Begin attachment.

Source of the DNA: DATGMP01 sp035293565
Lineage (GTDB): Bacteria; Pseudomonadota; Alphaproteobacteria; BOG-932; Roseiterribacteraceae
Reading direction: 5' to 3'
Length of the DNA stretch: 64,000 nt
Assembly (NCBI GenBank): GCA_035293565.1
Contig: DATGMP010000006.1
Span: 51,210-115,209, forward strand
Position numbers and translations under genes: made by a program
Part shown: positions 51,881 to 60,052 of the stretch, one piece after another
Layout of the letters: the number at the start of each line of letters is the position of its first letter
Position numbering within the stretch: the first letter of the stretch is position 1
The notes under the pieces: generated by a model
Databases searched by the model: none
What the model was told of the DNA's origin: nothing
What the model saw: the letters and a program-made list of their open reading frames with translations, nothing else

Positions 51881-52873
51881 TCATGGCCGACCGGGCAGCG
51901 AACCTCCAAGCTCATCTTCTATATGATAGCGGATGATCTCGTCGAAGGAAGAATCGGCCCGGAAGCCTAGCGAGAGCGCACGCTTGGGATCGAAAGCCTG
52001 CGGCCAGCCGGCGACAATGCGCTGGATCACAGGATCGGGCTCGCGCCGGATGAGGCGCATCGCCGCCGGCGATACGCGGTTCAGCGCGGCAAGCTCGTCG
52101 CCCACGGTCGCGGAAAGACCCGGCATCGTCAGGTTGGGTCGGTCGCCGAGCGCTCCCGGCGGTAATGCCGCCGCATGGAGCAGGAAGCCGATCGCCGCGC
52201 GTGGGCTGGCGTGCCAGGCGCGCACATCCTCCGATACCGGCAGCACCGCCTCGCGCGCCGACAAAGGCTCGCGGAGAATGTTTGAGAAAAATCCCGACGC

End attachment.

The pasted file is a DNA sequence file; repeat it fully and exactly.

Source of the DNA: DATGMP01 sp035293565
Lineage (GTDB): Bacteria; Pseudomonadota; Alphaproteobacteria; BOG-932; Roseiterribacteraceae
Reading direction: 5' to 3'
Length of the DNA stretch: 64,000 nt
Assembly (NCBI GenBank): GCA_035293565.1
Contig: DATGMP010000006.1
Span: 51,210-115,209, forward strand
Position numbers and translations under genes: made by a program
Part shown: positions 51,881 to 60,052 of the stretch, one piece after another
Layout of the letters: the number at the start of each line of letters is the position of its first letter
Position numbering within the stretch: the first letter of the stretch is position 1
The notes under the pieces: generated by a model
Databases searched by the model: none
What the model was told of the DNA's origin: nothing
What the model saw: the letters and a program-made list of their open reading frames with translations, nothing else

Positions 51881-52873
51881 TCATGGCCGACCGGGCAGCG
51901 AACCTCCAAGCTCATCTTCTATATGATAGCGGATGATCTCGTCGAAGGAAGAATCGGCCCGGAAGCCTAGCGAGAGCGCACGCTTGGGATCGAAAGCCTG
52001 CGGCCAGCCGGCGACAATGCGCTGGATCACAGGATCGGGCTCGCGCCGGATGAGGCGCATCGCCGCCGGCGATACGCGGTTCAGCGCGGCAAGCTCGTCG
52101 CCCACGGTCGCGGAAAGACCCGGCATCGTCAGGTTGGGTCGGTCGCCGAGCGCTCCCGGCGGTAATGCCGCCGCATGGAGCAGGAAGCCGATCGCCGCGC
52201 GTGGGCTGGCGTGCCAGGCGCGCACATCCTCCGATACCGGCAGCACCGCCTCGCGCGCCGACAAAGGCTCGCGGAGAATGTTTGAGAAAAATCCCGACGC